The running joke now is what will be the next thing to move to Mobile’s Fairgrounds — Mardi Gras, The MoonPie Drop, Art Walk?
As local jokes go it’s not on par with the Comic Cowboys’ jab at Lagniappe’s hideous pink boxes and the Baldwin County district attorney, but it’s worth a laugh or two. And after BayFest announced last week it would follow the Chili Cookoff and leave downtown for the fairgrounds — or The Grounds as it’s now known — humor seems the best way to handle the frustration of our 20-year-old music festival moving.
As they always do, people rushed to Facebook to issue dire predictions, make bold proclamations and insult one another’s favorite college football team. The common thought was that BayFest is doomed and downtown Mobile is ruined.
I must admit my own first thoughts when I heard the news was that the BayFest board had gone completely bananas. It’s bound to kill the festival, I thought, and would be a disaster for downtown Mobile — the very downtown BayFest was invented to help support.
But it never hurts to think about things for a few days while drinking beer, so as I let it simmer over the weekend, and talked with folks who make their livings downtown, I at least got past pure emotion and the feeling of personal loss from not being able to stand in a parking-garage-turned-VIP-lounge this coming October. (The BayFest VIP motto: “Our P’s aren’t very I.”)
So let’s start from the top. Yes, for many of us it sucks BayFest is moving to the newest acreage in the city of Mobile, annexed just in time for this announcement no less. Coincidink!
Mobile is one of the few that still had a downtown music festival where the streets were closed and people could wander among the buildings, pee in doorways and see their city in a totally different way.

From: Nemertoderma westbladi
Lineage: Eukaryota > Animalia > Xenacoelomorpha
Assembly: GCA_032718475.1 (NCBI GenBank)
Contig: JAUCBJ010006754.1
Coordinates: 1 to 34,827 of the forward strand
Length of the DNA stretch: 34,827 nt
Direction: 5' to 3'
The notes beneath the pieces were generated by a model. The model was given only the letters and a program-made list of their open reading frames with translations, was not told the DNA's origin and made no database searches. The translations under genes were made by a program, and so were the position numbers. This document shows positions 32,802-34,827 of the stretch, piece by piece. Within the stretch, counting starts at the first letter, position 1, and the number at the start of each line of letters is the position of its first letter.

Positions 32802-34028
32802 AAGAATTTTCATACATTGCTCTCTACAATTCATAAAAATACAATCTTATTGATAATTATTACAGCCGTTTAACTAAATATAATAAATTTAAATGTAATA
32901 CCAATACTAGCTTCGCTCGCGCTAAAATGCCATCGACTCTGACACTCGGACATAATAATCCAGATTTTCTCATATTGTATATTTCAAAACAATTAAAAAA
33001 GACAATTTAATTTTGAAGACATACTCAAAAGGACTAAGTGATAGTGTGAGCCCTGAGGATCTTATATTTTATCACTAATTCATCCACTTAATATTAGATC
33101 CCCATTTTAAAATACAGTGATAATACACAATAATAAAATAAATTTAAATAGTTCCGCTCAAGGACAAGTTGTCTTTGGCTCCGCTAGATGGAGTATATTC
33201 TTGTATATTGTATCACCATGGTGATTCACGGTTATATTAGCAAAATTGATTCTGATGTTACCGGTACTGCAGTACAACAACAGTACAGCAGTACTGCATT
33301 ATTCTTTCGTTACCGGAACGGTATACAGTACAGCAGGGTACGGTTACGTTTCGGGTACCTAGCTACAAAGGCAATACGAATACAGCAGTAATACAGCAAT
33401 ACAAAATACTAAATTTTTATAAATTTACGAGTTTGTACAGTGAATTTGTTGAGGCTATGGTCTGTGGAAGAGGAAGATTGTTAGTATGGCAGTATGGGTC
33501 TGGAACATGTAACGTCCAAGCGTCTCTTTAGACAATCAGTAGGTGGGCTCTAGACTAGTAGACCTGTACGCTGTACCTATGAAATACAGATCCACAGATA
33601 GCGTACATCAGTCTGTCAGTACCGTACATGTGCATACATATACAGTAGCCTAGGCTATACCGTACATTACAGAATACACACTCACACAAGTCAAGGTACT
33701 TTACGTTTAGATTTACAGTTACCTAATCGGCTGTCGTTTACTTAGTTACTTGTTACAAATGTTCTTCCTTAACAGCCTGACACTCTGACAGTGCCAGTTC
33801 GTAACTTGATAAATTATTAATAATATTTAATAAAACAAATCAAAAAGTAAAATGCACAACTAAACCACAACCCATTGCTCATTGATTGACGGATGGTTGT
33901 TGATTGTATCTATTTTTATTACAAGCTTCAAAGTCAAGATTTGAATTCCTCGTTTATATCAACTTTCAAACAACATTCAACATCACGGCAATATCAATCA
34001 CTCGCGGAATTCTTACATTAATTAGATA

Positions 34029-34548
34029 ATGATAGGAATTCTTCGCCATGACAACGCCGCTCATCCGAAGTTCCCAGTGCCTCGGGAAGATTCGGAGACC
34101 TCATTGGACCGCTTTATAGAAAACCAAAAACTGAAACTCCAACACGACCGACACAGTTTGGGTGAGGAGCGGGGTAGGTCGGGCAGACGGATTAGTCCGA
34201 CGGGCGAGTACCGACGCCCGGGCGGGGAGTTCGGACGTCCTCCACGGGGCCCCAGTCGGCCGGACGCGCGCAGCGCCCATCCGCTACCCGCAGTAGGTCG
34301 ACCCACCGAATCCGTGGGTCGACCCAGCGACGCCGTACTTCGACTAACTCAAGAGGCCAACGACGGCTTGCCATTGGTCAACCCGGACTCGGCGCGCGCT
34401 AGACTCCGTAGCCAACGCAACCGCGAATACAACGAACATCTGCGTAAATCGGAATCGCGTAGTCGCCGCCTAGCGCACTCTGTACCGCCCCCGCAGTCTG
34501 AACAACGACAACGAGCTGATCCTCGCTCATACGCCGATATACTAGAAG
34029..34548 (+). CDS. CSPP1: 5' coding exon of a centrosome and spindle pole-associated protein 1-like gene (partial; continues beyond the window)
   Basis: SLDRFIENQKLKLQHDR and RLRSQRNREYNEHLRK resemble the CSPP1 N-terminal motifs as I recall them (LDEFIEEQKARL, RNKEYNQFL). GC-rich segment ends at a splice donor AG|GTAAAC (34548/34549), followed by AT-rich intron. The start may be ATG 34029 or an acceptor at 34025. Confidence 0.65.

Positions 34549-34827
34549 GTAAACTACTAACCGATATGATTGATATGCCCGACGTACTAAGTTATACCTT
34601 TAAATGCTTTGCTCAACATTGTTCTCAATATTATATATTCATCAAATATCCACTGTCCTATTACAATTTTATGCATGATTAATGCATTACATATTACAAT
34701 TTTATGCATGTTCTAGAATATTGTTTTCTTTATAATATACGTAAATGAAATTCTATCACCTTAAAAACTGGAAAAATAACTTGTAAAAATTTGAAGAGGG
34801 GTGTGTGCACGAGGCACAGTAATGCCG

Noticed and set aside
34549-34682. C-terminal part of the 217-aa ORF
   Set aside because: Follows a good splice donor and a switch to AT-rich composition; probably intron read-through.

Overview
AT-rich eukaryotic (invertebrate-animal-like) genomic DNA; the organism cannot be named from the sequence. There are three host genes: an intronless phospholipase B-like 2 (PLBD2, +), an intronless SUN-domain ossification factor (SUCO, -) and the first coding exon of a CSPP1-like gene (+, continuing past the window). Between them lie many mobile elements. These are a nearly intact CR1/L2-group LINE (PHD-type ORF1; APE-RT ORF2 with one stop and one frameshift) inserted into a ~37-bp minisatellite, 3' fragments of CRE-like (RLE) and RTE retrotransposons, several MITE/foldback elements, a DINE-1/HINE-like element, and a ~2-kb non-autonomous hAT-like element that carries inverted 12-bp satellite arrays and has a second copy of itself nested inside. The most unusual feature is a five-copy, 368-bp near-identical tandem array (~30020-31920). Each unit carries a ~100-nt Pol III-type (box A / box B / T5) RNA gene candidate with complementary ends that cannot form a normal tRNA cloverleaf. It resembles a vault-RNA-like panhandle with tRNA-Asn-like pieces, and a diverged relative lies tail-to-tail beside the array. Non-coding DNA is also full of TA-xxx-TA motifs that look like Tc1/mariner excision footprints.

Will the move hurt downtown businesses? Some downtown business owners say yes, others say no. There doesn’t yet seem to a call among the downtown bar, restaurant and hotel crowd to meet in Bienville Square to guzzle poison Kool Aid. We’ll see how they feel after next October, though.
The mayor, City Council and County Commission have all been strangely silent about the move. If I didn’t know better I’d think they know something we don’t.
The festival itself is really the biggest unknown here. They say the move was necessitated because a new hotel being constructed would take away the festival’s biggest stage. While that may be true it’s felt for some time like BayFest was in trouble and in need of a breath of fresh air or liver transplant.
City Councilman, author and world traveler Fred Richardson may have said it best and spelled it most creatively in a patented Facebook rant. He called the answers for what will come “allusive,” and said the festival lost $2 million last year. Ultimately Richardson sees good things ahead for The Grounds-bound BayFest if they book the right acts. Now that he mentioned an R&B star who was hot 25 years ago as someone who would draw could be a problem.
“Music lovers, and I’m one of them, will travel far beyond the Grounds to hear their favorite artest,” he wrote shortly after his spell checker exploded in frustration, sending shrapnel from his Dell Inspiration desktop computer ricocheting across his office. Fortunately Fred was saved from harm when he ducked behind the massive didgeridoo he brought back from a 2008 junket to Australia.